The Importance of Not Being Unified

Author's Note
This post is reprinted with some edits from LocalCommentary.com, where you can still see it in its original form and habitat.

Political Differences

Political differences are not sins or any other species of moral failure. Political differences are not treason. We don’t fight political differences with fire, literal or otherwise, even if they run to philosophy and first principles. We don’t address them by calling large groups of people racists, socialists, morons, or extremists. Political differences are highly heat-resistant, but only moderately light-resistant, so we address them with persuasion and reason — and with patience. To be sure, we learn very quickly to expect far less than complete success in doing so.

That’s probably okay. We need political differences. We respect them. We learn from them. We embrace them. But these days, I’m afraid, it would be an improvement if we would all just tolerate them with civility and equanimity.

Somehow, all that relates to the following.

Marilynne Robinson: Capitalism or Freedom?

From Marilynne Robinson, When I Was a Child I Read Books (New York: Picador –Farrar, Straus and Giroux, 2012)

Having just quoted Walt Whitman, she writes:

We now live in a political environment characterized by wolfishness and filled with blather. We have the passive pious, who feel they have proved their moral refinement in declaring the whole enterprise bankrupt, and we have the active pious, who agree with them, with the difference that they see some hope in a hastily arranged liquidation of cultural assets. (x)

The key words at the end are “the secondary consequences of the progress of freedom” (my italics) . . .

I know that there are numberless acts of generosity, moral as well as material, carried out among [America’s] people every hour of the day. But the language of public life has lost the character of generosity, and the largeness of spirit that has created and supported the best of our institutions and brought reform to the worst of them has been erased out of historical memory. On both sides the sole motive force in our past is now said to have been capitalism. On both sides capitalism is understood as grasping materialism that has somehow or other yielded the comforts and liberties of modern life. . . .

What if good institutions were in fact the product of good intentions? What if the cynicism that is supposed to be rigor and the acquisitiveness that is supposed to be realism are making us forget the origins of the greatness we lay claim to — power and wealth as secondary consequences of the progress of freedom? (xiv-xv, italics added)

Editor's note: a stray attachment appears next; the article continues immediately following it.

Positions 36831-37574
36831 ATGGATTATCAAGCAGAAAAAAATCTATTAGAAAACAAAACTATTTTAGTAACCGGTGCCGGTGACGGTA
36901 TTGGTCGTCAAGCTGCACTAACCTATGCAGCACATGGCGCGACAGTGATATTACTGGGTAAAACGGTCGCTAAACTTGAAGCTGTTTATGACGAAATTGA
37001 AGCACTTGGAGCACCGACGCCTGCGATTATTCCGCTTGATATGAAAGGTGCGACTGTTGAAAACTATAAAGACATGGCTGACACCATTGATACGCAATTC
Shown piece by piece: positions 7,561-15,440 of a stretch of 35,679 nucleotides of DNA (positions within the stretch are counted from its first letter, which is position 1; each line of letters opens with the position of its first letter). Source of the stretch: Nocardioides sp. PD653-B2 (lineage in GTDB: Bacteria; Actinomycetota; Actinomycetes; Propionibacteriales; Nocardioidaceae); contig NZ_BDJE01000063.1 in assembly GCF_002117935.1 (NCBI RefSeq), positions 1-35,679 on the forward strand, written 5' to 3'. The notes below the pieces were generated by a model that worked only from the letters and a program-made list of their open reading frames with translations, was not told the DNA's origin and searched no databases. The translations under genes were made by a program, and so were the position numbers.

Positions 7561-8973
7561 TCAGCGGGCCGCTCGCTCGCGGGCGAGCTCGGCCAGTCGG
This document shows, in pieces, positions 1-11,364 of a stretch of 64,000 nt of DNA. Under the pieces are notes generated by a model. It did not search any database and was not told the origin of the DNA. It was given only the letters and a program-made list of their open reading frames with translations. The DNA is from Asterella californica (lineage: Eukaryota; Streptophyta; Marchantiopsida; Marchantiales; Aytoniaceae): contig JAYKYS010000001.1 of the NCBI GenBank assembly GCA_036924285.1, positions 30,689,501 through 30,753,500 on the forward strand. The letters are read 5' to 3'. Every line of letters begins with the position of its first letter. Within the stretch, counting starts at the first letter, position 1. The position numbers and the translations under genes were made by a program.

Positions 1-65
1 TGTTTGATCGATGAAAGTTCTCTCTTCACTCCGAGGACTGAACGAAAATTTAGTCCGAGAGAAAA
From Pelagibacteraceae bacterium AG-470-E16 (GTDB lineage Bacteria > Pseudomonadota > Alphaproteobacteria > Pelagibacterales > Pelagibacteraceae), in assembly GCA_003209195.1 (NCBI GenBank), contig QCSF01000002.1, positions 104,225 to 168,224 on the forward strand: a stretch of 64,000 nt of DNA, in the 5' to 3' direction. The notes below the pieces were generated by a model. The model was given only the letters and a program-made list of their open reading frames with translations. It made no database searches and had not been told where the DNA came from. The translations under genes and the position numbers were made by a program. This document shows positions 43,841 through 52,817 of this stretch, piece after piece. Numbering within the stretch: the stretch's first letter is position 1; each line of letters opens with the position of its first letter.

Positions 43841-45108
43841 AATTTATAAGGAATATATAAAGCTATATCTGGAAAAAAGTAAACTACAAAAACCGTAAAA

(The link above is to the book at my Amazon store, where purchases support this site. However, libraries and fine local bookstores are also wonderful things. The chief thing is to read.)

Read Mike Lee’s Speech

In August 2009 I first heard Mike Lee speak; this was before he declared himself a candidate for US Senate. My blog post about the experience was entitled, “I Think I Found a Great Candidate.” I’ve thought this before, and I’ve probably said this before, but . . .

I told you so.

At the same time, I was in the middle of publishing three lengthy essays on freedom in America. The second was entitled, “I Am a Tocqueville Conservative.” (I’ve lately republished those posts here at Freedom Habit.com.) The connections here are not obvious, but if you read my Tocqueville piece, then read this recent speech by Mike Lee, you’ll see why I liked him so much in the beginning, to say nothing of now. And you might think he is a Tocqueville conservative.

His speech is important. Even if you don’t read anything of mine, read his speech. Please.

(This speech got a bit of attention in The Washington Post. See also Holly Richardson’s recent piece on “Senator Mike Lee’s Impressive Turnaround.”)

 

Recommended Small, Daily Doses

Books

Many books make sense, more or less, if you read them in small pieces, day after day. Some don’t. Here are some books that are particularly well suited to brief, daily reading.

Audio

A valuable companion to Reagan, In His Own Hand is Reagan in His Own Voice, which features audio recordings of dozens of his radio spots, with some commentary for context. This lives on my iPod and brings back memories of many early mornings in my youth.

(Links here are to my Amazon store. Purchases support this site.)

Do you have favorite daily doses?

Excellent Readings on Voter Identification and Voter Fraud

Here’s a readable, fairly recent study on voter fraud and voter identification in national, state, and local elections in the United States. On one side of this issue, people claim voter fraud is a solution in search of a problem. These gentlemen document it as a significant problem some people don’t want to solve.